Joseph Millar, “Family Therapy”
“Poetry is often regarded as a mystery, and in some respects it is one. No one is quite sure where poetry comes from, no one is quite sure exactly what it is, and no one knows, really, how anyone is able to write it.”
Here is a poem from Joseph Millar, who I was fortunate to take a workshop with — on depicting physical work in poetry — at LitFuse two years ago. He introduced me to (or reminded me of) Ideas I have been crunching up against ever since. “Family Therapy” is from his 2001 book, Overtime.
My brother’s brown eyes narrow
when I tell him about the money
I stole to pay Christmas bills,
the lies I told the IRS and the bursts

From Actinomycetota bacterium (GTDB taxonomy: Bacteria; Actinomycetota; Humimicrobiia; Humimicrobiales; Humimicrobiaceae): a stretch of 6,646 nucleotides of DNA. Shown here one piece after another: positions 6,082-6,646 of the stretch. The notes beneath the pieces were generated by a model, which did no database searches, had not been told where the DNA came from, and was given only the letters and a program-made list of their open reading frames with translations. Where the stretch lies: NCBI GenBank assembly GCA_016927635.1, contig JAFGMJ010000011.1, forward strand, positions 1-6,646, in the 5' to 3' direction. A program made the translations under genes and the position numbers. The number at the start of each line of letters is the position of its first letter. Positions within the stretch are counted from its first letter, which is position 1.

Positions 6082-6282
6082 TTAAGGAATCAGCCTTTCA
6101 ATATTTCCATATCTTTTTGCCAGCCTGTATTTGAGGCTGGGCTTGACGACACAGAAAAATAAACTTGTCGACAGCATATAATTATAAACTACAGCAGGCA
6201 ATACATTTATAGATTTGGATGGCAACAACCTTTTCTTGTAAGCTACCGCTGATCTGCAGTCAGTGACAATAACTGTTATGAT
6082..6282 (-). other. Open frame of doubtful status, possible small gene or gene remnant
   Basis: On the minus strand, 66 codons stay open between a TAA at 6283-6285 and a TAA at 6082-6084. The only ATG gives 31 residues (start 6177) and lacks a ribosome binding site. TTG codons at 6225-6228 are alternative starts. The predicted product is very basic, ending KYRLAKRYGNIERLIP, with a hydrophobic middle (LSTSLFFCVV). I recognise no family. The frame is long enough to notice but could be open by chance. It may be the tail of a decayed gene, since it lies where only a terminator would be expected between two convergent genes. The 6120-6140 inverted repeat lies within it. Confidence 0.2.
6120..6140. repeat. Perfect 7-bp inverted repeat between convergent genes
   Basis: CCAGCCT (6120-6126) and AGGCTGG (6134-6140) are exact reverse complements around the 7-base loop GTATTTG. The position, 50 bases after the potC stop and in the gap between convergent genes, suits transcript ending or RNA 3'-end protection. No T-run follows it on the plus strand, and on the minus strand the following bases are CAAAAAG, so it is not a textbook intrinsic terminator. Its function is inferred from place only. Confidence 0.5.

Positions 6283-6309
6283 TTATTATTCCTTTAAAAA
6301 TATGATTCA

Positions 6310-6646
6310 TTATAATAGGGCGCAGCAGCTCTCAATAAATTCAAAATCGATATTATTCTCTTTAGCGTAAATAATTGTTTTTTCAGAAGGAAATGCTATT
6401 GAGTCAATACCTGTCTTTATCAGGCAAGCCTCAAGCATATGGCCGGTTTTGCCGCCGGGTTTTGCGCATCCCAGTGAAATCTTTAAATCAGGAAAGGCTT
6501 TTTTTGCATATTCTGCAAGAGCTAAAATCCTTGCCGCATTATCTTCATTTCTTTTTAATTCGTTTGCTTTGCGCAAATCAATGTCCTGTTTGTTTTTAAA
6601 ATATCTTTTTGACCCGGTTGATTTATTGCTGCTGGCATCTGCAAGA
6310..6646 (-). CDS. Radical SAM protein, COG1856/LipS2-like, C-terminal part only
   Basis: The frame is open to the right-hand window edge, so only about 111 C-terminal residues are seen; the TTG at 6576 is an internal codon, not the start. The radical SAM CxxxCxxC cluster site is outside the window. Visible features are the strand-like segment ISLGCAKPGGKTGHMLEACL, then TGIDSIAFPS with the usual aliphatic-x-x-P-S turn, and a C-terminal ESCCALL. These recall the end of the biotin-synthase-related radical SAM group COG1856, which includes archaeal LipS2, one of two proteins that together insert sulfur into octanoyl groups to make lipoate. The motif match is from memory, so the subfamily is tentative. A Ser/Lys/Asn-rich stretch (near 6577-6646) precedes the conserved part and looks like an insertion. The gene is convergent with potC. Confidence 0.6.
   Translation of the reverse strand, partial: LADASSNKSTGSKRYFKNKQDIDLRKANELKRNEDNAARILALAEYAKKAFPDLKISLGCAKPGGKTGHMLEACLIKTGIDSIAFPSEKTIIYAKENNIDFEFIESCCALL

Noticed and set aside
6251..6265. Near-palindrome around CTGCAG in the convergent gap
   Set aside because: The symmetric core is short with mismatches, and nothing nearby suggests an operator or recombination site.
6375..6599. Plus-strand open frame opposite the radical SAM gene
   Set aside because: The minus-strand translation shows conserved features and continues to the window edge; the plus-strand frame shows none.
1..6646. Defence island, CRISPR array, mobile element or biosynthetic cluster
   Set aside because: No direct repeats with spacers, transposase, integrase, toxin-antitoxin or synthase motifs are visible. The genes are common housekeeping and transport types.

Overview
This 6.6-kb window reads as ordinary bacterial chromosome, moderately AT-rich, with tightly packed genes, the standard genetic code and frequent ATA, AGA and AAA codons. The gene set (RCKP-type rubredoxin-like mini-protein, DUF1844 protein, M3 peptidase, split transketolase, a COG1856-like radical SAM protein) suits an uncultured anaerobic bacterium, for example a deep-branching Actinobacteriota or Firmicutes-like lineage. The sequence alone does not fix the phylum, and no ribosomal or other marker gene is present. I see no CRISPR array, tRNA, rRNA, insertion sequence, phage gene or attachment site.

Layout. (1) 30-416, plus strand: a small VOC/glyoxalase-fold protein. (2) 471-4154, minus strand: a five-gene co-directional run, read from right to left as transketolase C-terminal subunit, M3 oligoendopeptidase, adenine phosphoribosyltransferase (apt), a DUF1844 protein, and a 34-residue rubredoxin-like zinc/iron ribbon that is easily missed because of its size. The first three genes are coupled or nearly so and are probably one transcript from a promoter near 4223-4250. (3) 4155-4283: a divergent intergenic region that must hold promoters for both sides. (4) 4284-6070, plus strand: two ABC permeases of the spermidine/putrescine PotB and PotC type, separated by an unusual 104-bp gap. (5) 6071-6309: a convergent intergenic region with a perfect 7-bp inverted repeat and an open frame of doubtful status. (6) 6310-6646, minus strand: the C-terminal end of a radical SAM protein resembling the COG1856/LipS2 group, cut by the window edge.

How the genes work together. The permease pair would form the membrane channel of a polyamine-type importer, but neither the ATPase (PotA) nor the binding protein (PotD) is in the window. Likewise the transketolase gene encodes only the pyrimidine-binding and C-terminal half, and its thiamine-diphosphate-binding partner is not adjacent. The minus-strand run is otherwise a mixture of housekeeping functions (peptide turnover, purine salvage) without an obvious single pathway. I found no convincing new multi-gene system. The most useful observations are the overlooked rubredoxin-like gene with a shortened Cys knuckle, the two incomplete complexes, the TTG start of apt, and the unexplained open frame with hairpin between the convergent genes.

of cruelty to my son,
how close I came last week
to picking up a drink.
He slides the five-eighths boxwrench from its case
and leans under the hood,
tells me to pry up against the alternator.
The belt’s too loose, he says.
An evening breeze rustles down the pavement
as my niece comes out of the house,
long hair draped beside her face,
and leans against the fender.
Go back inside, he tells her.
Bring us a Coke. Then he turns
on me. Fuck
the government, he says.
Do you want to starve? He swipes
at the grease on his forehead
and the big knuckle on his right hand
bleeds down onto the wheel well.
Back off some on that pry bar
or we’ll break this goddamn thing.
The pale fists of the hydrangea bump
against the fence and a light
comes on in the kitchen, its glow
sifting onto the driveway
as his wife opens the screen.
Everybody yells at their kids,
he says quietly,
tightening the bottom bolt.
Get in and start it up.
We need to go for a ride.
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